How to Be Close With Your Kids
Caroline Manzo puts the real in The Real Housewives of New Jersey, and her fans relate to the reality star's no-nonsense attitude, focus on family and, above all, abundant common sense. Check back at Glo every Monday as Caroline helps solve your most pressing dilemmas.
The Dilemma: I just had my first child in March. My parents were never close to me, and I would really like to make things different for my relationship with my own children. Do you have any advice for me? I would really like to be like you. You are an amazing mother—definitely someone I wish I had in my life growing up—and now I hope to give that gift to my own children. —K.S
Caroline's Ruling: Thank you for the compliment! I'm very lucky, and I say a silent thank you every single day for my blessings. Congratulations on yours!
I wish I had the secret to raising great kids. I only know that Al and I were very committed to giving our children the best of who we were. We put time into each of them as individuals as well as the three of them as a group.
One thing we learned is that children need boundaries: We were strict, and when rules were broken, there were consequences. Along with a punishment came an explanation of why we were angry—trust me, half the time kids don't get what they did wrong, especially when they're younger. Each explanation was followed with I love you but you're still in trouble. You have to communicate with them, and speak firmly without yelling. I'm not saying that we never yelled at our kids, but when we did, they knew it was a big deal because it wasn't a constant thing.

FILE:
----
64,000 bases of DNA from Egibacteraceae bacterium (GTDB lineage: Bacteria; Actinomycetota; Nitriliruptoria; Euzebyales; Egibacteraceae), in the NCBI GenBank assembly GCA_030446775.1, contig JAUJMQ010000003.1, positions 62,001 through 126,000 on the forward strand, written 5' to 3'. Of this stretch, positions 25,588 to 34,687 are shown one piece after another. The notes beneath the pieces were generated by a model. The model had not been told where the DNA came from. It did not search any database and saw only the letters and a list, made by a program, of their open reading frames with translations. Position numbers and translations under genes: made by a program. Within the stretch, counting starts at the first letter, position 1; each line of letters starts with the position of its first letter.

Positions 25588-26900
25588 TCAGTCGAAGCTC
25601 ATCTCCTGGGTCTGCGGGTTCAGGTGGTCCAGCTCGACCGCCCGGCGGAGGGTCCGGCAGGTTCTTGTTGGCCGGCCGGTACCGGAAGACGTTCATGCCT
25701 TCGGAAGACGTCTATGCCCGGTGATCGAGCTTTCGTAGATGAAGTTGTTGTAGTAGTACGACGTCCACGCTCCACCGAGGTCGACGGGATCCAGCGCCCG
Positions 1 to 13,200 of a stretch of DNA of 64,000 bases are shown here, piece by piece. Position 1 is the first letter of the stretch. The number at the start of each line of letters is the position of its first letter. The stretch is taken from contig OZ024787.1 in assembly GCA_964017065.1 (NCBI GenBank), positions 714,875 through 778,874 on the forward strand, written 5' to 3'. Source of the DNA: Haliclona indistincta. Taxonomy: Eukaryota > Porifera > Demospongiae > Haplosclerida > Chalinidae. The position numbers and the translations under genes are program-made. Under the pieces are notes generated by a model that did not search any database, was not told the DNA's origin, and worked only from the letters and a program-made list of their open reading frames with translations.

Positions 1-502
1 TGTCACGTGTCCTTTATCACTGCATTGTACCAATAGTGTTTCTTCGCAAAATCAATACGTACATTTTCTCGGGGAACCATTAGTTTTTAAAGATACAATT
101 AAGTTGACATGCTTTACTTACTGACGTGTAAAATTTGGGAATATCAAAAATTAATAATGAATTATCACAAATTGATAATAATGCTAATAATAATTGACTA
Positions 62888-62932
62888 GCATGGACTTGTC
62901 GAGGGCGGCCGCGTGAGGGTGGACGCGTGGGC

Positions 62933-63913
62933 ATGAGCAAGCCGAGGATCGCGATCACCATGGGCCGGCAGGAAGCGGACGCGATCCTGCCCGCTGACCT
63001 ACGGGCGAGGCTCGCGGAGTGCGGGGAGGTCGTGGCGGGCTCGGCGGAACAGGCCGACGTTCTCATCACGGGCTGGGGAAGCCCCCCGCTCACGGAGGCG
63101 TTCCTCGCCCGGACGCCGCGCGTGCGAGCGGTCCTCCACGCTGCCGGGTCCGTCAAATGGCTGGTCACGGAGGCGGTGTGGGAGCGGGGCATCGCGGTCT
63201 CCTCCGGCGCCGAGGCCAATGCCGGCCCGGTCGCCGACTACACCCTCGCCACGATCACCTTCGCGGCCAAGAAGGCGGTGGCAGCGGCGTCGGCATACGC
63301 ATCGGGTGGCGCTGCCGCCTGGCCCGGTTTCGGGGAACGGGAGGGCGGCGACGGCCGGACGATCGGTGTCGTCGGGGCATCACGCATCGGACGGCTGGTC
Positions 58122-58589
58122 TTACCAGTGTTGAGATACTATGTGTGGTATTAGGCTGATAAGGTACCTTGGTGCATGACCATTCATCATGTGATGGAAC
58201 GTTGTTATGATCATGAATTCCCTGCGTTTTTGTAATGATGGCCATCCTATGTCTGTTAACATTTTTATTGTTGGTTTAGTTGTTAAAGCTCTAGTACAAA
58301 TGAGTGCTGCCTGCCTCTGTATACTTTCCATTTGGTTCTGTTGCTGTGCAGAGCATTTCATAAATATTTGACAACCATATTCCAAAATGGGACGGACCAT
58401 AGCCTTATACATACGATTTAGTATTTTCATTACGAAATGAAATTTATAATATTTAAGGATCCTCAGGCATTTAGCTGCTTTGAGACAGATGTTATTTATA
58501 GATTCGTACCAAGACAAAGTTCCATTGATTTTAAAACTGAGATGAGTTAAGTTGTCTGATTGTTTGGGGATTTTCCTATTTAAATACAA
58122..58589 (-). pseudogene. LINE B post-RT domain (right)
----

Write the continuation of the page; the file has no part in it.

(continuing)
Be sure to praise them for their strengths and build on their weaknesses. If your child comes home from school with a C+ on a test that you know she studied for and tried her best on, then celebrate it. Don't ask why she didn't do better. All we've ever asked of our kids is to give their best. Anything beyond that puts unnecessary pressure on them. Give your children encouragement, work with them to improve, and praise them for their efforts. ...Read More
Never put one child against the other. Love them as individuals with their own little personalities, strengths and weaknesses. The worst thing you could ever say is "Why can't you be like your brother or sister?" That only causes hurt feelings and resentment toward each other. Big no-no!
Talk to your kids, listen when they speak, give them your undivided attention and make them know that their thoughts and feelings are important to you. When you spend time with them, show them that that's exactly where you want to be. Don't promise what you can't give. If they want to play house or baseball with you, then don't do it halfway by talking on the phone or rushing it along. Kids can feel when they're getting the brush-off.
I could go on and on but the short version is this: Trust your instincts, expect to make mistakes, and don't beat yourself up for them when you do. Fill your house with love and laughter. Set boundaries, rules and responsibilities. When your children do wrong, acknowledge it and handle with authority, followed by love. You are the parent, not the friend!
Make the time you spend together full of quality; quantity means nothing if there's no quality. Fifteen minutes of undivided attention is worth more than two hours of halfhearted interaction.
Hug them, love them, and kiss them to pieces! You have embarked on the greatest adventure of your life, so treasure it!
From marriage dilemmas to family issues, Caroline's got the answers!Photo by Michael T. Greco